The Evolution of Alternative Care in Bangladesh Over the Last Decade and the Way Forward

Md. Enamul Haque, Tania Sultana, Nusrat Jahan Shawon, Erfan Haque


Article 20 of the Child Rights Convention (CRC) confers responsibility upon states for ensuring such care in situations where children are ‘temporarily or permanently deprived of his or her family environment’. Bangladesh, being among the first two countries in Asia to ratify CRC, enacted Children Act 2013 to implement the CRC standards. The Act has dedicated a chapter on alternative care covering type of disadvantaged children, alternative care options, child protection mechanism including gatekeeping measures, referral mechanism and the periodic review of alternative care arrangement.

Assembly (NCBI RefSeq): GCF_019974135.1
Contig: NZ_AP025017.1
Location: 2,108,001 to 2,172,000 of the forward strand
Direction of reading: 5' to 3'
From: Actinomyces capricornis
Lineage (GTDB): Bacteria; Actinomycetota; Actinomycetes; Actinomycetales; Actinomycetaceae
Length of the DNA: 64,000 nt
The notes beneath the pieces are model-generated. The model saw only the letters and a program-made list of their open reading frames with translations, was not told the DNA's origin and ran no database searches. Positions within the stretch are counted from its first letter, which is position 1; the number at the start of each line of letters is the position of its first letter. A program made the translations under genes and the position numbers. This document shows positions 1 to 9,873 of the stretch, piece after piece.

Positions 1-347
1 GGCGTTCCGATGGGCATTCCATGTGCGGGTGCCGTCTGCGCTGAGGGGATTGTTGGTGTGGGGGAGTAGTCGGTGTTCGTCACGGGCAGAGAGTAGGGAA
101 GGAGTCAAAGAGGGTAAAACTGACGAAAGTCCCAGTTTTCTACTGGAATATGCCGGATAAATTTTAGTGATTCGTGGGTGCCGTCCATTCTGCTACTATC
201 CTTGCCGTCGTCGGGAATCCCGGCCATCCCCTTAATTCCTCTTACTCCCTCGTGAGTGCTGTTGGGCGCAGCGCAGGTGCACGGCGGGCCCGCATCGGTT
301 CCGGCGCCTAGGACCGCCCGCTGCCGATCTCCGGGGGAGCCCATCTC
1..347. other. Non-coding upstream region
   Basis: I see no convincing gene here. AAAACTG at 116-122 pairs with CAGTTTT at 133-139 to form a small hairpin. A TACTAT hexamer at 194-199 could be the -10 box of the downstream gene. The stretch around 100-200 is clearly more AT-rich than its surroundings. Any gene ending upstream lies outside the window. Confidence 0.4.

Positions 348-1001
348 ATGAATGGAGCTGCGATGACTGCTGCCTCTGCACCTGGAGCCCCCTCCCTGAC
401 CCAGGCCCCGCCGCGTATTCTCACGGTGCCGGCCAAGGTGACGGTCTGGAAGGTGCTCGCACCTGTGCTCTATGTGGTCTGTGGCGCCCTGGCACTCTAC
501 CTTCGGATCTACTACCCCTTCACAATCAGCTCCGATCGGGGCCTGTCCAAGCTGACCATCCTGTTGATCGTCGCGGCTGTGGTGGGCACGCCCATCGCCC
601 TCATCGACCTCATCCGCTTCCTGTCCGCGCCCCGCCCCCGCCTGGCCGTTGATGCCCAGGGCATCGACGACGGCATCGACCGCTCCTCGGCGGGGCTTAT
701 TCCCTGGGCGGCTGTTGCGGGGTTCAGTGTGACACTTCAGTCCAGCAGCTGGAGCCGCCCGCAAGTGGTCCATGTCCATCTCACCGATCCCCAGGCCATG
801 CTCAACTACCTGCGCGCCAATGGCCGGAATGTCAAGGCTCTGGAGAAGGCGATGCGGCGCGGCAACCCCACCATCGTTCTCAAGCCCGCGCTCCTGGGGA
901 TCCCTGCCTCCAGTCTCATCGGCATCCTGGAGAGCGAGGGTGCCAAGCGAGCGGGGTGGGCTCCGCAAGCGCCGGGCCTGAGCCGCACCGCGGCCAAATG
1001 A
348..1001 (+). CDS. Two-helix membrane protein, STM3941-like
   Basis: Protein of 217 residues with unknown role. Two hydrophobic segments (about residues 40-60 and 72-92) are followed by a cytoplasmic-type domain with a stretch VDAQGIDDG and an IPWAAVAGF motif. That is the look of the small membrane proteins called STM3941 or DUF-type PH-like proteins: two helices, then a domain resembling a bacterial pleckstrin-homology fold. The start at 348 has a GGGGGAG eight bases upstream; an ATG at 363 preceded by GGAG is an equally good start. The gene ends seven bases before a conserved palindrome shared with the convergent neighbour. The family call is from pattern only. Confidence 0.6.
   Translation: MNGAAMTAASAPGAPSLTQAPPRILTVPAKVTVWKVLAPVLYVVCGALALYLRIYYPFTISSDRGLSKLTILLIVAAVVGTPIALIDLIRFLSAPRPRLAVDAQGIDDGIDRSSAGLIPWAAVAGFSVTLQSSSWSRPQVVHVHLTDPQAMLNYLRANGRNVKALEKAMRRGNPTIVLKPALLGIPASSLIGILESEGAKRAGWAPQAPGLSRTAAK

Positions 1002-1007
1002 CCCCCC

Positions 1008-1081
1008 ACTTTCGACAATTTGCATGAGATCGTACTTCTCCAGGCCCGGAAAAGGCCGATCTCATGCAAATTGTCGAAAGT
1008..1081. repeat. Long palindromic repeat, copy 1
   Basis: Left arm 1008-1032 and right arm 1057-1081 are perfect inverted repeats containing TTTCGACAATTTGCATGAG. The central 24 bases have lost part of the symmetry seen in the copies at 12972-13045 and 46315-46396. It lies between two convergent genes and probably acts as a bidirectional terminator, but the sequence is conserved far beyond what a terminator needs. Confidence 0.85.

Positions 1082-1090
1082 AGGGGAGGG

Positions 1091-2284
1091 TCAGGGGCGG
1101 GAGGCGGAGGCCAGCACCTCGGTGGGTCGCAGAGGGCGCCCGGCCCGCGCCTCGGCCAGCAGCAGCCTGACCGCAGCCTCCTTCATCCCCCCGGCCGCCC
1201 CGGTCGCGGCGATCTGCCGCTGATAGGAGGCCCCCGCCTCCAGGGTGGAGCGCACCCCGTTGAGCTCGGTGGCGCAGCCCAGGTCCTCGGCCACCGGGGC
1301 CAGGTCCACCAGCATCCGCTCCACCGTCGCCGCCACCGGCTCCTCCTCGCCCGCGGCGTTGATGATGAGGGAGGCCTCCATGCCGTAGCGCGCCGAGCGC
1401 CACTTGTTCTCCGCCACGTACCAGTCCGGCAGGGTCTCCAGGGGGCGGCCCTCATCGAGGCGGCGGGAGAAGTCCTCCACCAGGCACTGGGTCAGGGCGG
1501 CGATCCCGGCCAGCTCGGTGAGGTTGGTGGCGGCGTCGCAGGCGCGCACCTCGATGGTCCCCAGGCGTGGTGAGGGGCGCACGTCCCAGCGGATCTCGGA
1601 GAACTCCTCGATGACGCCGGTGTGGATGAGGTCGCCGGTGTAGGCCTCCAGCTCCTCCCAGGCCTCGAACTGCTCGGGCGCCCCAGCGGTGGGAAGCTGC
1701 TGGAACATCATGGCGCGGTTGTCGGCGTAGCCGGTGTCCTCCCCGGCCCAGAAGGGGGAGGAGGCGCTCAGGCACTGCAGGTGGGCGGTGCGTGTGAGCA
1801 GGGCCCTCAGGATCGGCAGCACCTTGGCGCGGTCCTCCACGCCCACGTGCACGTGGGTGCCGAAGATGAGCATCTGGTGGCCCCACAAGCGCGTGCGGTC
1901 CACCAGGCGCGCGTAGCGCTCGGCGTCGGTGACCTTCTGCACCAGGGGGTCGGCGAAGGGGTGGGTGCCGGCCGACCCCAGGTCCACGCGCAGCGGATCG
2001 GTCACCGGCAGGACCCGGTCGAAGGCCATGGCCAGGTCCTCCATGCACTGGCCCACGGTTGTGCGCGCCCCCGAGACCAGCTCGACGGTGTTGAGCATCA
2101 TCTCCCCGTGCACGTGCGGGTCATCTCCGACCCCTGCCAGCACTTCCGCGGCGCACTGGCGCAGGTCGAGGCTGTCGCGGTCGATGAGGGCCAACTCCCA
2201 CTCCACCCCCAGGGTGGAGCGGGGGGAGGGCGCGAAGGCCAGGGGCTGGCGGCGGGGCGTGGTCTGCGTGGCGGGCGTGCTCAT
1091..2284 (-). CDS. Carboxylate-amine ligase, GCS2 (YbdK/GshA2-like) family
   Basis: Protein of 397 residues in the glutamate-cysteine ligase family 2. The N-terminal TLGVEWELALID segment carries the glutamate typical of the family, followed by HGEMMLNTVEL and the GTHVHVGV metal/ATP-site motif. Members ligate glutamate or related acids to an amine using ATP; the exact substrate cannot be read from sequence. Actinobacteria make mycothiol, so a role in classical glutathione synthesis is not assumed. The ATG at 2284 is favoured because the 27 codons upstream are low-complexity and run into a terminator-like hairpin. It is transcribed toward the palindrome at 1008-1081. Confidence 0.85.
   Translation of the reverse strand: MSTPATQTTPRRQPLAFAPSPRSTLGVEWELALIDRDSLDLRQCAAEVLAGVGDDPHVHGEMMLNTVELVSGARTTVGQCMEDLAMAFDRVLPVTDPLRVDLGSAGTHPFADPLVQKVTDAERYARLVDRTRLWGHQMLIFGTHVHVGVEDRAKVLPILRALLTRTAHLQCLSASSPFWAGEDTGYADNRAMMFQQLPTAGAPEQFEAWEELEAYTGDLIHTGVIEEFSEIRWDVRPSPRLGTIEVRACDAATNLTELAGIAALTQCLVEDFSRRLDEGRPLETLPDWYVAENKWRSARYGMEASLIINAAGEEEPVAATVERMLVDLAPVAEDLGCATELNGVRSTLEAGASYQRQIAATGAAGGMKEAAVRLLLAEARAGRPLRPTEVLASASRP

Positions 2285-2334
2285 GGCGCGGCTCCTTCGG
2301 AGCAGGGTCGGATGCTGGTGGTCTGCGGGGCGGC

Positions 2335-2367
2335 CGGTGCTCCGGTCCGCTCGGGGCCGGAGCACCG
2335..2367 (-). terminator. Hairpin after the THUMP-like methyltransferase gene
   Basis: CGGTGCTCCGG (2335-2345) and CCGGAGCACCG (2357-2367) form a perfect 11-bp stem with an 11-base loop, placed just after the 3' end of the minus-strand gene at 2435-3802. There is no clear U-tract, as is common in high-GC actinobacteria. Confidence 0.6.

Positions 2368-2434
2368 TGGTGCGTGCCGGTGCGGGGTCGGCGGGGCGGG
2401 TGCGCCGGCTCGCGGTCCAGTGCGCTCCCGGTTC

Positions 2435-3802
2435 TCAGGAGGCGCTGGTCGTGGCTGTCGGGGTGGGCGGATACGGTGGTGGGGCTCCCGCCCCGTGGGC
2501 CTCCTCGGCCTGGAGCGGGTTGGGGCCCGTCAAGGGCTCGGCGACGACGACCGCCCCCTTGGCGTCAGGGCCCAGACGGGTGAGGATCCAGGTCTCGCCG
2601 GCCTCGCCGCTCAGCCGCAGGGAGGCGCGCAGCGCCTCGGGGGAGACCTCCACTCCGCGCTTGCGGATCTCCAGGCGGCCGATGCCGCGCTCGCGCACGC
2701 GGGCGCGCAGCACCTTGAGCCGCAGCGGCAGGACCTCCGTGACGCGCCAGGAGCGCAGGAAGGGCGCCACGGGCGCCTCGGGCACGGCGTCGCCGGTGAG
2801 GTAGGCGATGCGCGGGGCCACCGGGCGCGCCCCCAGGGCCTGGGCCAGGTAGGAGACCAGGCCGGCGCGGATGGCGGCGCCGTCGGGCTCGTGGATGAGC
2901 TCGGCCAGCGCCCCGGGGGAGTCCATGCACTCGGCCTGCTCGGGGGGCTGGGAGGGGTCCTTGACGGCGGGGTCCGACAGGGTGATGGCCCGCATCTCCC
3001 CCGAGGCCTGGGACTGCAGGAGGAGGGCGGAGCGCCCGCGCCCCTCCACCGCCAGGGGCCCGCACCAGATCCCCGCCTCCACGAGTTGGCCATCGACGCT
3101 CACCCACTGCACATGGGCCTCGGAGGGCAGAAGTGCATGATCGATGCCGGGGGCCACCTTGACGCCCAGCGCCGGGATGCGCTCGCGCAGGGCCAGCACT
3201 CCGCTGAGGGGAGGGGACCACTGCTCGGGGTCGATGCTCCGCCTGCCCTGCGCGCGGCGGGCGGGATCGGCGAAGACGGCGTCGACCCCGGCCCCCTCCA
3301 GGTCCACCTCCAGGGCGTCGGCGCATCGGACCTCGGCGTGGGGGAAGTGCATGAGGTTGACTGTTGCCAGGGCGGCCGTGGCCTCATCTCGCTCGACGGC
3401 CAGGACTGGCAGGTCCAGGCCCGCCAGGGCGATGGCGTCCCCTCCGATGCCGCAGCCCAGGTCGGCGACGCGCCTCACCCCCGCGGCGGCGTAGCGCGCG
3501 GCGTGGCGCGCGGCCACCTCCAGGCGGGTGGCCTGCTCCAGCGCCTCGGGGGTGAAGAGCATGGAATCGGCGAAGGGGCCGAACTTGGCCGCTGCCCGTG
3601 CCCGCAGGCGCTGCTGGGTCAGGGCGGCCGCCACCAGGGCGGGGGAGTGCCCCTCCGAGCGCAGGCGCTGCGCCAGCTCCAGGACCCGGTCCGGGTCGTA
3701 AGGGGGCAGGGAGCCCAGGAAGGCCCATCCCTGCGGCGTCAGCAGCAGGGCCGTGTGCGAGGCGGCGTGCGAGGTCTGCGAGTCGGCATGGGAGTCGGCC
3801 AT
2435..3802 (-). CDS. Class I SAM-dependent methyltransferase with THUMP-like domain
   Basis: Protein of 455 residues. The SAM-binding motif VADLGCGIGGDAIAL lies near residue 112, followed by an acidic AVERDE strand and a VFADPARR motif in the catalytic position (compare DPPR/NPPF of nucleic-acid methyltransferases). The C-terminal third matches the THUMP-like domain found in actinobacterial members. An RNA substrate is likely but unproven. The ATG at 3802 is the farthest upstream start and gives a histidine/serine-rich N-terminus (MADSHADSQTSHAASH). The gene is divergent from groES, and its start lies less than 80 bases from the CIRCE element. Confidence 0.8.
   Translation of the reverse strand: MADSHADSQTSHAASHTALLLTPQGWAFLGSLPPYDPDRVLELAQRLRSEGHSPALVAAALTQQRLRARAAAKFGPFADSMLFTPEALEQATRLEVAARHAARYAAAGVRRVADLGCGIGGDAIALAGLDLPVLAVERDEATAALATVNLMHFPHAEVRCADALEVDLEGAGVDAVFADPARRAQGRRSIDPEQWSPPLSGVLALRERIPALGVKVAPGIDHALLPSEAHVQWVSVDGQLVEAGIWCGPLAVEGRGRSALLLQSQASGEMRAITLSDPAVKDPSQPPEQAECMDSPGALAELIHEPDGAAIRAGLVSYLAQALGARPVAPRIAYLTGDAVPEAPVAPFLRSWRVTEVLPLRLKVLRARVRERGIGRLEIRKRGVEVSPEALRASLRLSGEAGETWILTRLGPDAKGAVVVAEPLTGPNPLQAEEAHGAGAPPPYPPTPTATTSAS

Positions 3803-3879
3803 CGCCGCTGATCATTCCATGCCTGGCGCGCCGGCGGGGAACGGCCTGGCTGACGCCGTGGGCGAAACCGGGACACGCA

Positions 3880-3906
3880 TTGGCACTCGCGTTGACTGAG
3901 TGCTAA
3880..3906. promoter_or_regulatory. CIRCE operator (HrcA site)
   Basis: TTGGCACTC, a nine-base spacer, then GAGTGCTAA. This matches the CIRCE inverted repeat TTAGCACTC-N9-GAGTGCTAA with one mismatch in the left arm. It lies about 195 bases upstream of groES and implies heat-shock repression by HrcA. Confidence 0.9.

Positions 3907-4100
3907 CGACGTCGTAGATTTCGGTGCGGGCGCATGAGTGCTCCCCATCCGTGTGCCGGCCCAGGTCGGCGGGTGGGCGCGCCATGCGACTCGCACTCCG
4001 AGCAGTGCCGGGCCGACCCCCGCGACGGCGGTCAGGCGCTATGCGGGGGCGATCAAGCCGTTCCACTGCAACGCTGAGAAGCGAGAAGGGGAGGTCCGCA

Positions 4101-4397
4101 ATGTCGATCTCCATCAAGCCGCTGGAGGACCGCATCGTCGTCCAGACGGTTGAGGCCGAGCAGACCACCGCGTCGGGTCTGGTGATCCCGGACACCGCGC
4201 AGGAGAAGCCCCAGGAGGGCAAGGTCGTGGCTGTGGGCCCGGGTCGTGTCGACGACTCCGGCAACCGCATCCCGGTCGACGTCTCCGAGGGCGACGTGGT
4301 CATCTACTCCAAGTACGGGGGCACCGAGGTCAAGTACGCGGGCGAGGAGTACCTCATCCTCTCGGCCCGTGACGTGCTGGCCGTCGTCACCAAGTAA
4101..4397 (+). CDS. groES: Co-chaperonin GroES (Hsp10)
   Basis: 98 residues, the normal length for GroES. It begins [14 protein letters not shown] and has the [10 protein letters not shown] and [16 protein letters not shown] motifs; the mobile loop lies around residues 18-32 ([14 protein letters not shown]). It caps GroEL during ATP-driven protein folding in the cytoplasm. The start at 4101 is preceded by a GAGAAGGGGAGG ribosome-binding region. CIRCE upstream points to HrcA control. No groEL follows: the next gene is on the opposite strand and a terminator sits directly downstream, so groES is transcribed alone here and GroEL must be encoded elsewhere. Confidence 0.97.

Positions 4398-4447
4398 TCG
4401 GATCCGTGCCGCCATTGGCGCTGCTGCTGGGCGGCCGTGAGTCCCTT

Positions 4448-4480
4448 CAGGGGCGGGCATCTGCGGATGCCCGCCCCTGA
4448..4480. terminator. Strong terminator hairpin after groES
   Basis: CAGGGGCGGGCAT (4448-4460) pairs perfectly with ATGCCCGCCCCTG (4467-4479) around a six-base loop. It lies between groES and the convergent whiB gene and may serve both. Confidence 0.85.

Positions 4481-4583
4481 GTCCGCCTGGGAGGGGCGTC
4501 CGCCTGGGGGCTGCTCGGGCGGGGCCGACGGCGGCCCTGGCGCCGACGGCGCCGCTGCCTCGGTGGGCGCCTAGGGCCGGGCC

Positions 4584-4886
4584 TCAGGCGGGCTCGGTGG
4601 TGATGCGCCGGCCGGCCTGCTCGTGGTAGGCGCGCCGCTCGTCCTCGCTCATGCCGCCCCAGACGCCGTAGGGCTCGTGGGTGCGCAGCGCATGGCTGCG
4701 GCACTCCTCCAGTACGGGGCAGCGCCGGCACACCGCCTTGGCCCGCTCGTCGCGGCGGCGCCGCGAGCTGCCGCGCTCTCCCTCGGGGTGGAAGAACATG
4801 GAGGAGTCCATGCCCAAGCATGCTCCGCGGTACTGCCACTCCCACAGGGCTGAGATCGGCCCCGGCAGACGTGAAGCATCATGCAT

Though there is no defined alternative care system yet but several alternative cares such as kinship care, family-based care, family like care, residential/institutional care, etc. have been facilitated by Government, NGOs and private sectors. Challenges remain in assuring quality alternative care for all children including lack of resources and capacity, inadequate number of social welfare workforce; caregivers, limited access to mental health and disability services.

Based on the literature and observation, this article explores ideas on the alternative care of children, particularly relating to its modalities and challenges in the context of Bangladesh. The authors opine that the children’s best interest cannot be achieved when a group grows without quality care.

Institutionalised Children Explorations and Beyond